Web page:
France was a nation of art, culture, and prosperity - until they encountered a fiscal/financial crisis due to their debts. The combination of Enlightenment thinking, disparities in the social structure, and an extreme shortage of bread all caused the break out of a flaming French Revolution.
During the Age of Enlightenment, philosophical thinkers began to ask questions. The peasant class was no longer enamored by the rule of the monarchy. New ideas about liberty and equality took root.
High society lived in grandeur off of the backs of the bourgeoisie, or middle class. Instead of viewing the nobility as pre-ordained by God to have wealth and power, peasants saw the inequity of the social system and were discontented by it.
Louis XVI was a weak man and a weak king. He took the French throne in 1774 with his wife Marie Antoinette. Although Louis XVI wanted to please everyone, he ended up pleasing nobody due to his passive nature, lack of wisdom as a ruler, and his tendency to be manipulated by those around him.
After the Seven Years’ War, France was debt-ridden; yet, they couldn’t see past the end of their own nose. When the American Revolution broke out, France increased their economic burden by aiding the Americans in a petty attempt to get back at the British. After the American colonies bested the British with France’s help, they did not repay France the money that had been lent to them.
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Louis XVI was becoming increasingly unpopular along with his queen, Marie Antoinette. Marie Antoinette continued to waste limited French money to pay for her luxurious lifestyle and outrageous fashion.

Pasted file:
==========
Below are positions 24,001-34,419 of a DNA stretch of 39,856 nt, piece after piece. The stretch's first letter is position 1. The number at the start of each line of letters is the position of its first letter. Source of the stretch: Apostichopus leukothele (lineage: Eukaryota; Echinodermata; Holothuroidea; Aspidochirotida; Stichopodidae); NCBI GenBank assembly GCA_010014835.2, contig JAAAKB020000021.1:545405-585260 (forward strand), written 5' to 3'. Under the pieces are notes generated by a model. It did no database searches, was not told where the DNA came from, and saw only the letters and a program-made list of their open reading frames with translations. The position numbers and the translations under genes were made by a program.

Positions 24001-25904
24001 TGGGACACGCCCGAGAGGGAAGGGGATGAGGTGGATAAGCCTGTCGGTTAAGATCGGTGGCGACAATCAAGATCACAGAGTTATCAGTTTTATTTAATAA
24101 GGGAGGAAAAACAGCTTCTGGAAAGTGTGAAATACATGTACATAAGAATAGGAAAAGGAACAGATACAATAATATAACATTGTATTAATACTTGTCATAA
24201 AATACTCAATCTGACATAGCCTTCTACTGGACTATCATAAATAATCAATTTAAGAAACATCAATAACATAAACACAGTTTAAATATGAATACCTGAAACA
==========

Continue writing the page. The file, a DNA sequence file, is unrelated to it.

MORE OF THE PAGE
As King Louis XVI struggled to deal with France’s financial ruin - caused by the Seven Years’ War and made worse by France’s part in the American Revolution - the only solution proposed by his advisors was to tax the poor. Taxation was inconsistent across the country and did not impact the rich - who had little taxes if any at all.
If an economic crisis weren’t enough to put the population on the verge of explosion, France was also hit by a series of inopportune crop seasons. Harsh summers and unforgiving winters decimated peasants’ harvests. The shortage caused the price of bread to go through the roof exponentially - leaving the Third Estate poor, starving, and in a state of active revolt.
France was composed of Three Estates. The First Estate was the Catholic clergy. The Second Estate was the nobility. Meanwhile, the Third Estate was made up of the peasants and middle class - roughly 98% of the entire French population. In an attempt to quell the violence, Louis XVI called members of the Three Estates together at the Estates-General - the closest thing France had to a government beyond the monarchy.
A voting system was made for the Estates-General. One vote was given to each estate - despite the fact that the Third Estate made up 27 million people. This unfair system allowed the first two estates to gang up on the peasants. When it was proposed that taxes on the Third Estate be raised yet again, the single vote against it representing the entire middle class was overruled by the votes in favor by the clergy and nobility.
After they realized they would continuously be outvoted by the upper estates, the Third Estate made their own meeting: the National Assembly. On June 20, 1789, they all took the Tennis Court Oath - a pledge to continue meeting until King Louis XVI made economic reforms and increased equality between the social classes.
Fear and anger were stepping stones to radical revolution. On July 14, the National Assembly's Bourgeois Militia, also known as the National Guard, raided the Bastille for gunpowder and weapons.